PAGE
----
The series also introduces Dr. McNamara, the creator of the ED-209. And they upgrade the Enforcement Droid Series with the new and improved ED-260! He becomes a recurring foe, continually creating new robots to compete against RoboCop.

The RoboCop cartoon was a 30-minute episodes show.

It only ran for a one season of 12 episodes, from October to December 1988. It was a co-production between Marvel Productions (who had the comics rights) and the Orion Pictures Corporation. The show itself was animated by AKOM Productions

The animated series was made by the folks responsible for other popular 80s proprieties like The Smurfs and Muppet Babies

The show featured a pretty standard voice cast for the time, led by Dan Hennessey as RoboCop and Susan Roman as officer Anne Lewis in the main roles.

Despite this clearly being a cartoon aimed at kids, to sell toys, it did maintain close ties to the original film and even covered a lot of familiar grounds as the film.

They made a great job sticking to the elements of the films, using similar POV shots for RoboCop. Featuring mostly the same cast as the film (and somehow resurrecting Clarence Boddicker), using the same chair for RoboCop's repairs, even featuring him spinning his gun.

Of course they had to make a lot changes to make it suitable for kids, the obvious ones being how far less violent things are. And like a lot of 80s and 90s cartoons they ditched bullets for lasers.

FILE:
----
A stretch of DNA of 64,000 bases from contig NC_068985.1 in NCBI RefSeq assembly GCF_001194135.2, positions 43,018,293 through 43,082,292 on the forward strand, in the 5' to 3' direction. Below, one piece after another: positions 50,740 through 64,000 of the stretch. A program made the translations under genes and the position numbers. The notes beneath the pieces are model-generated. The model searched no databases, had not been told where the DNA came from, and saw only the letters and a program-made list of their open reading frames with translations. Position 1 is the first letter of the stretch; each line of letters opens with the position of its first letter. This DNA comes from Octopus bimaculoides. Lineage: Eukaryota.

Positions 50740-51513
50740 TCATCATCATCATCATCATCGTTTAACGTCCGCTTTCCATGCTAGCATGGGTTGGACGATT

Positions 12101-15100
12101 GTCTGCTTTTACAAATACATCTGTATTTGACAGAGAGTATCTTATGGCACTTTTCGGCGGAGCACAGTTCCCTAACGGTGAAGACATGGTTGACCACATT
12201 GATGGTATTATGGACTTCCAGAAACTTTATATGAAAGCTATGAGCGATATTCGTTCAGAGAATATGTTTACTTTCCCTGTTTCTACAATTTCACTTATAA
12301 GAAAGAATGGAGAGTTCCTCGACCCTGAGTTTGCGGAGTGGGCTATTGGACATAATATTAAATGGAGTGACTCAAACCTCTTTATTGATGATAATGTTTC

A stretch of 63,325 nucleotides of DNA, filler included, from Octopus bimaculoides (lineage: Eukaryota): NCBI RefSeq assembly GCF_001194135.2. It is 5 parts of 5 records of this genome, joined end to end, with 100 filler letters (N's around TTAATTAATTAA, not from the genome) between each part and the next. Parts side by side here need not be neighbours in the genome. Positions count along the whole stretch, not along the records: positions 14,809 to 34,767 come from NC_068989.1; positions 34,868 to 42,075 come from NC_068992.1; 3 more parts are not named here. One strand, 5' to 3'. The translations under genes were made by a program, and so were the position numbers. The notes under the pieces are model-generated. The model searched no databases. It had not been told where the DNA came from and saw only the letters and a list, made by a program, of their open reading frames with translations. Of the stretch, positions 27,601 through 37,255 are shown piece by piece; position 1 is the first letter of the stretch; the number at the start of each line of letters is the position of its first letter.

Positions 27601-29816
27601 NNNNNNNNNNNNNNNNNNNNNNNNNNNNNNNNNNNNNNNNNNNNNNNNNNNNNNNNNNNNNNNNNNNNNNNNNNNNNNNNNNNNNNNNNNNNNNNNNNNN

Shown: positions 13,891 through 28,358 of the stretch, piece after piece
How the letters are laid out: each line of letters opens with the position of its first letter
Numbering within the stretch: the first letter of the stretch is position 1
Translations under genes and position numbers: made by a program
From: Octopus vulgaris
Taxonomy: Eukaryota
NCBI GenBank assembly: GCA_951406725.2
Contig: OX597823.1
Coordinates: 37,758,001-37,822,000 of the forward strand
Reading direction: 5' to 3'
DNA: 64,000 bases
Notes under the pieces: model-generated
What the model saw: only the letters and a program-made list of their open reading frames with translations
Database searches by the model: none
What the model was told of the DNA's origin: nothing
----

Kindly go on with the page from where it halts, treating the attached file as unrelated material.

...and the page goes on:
On the plus side, this means going for more scifi plots. The show did surprisingly well playing around RoboCop's humanity, how much of the man remains inside the machine.

The mostly satirical tone from the film was left off, aside from the occasional fake ads and news reels. But on the surface it stick surprisingly close. 

The show had decent stories and dialogues. Great art actually, RoboCop looking pretty kickass and not suffering from a dumbed down goofy redesign for kids.

Even more surprising, the RoboCop: The Animated Series tried dealing with a lot of heavy themes such as racism, prejudice at work, terrorism, Middle East tension and even environmental messages! Sometimes it was pretty cheesy, but other times they did it much better than its contemporary like G.I. Joe or Transformers.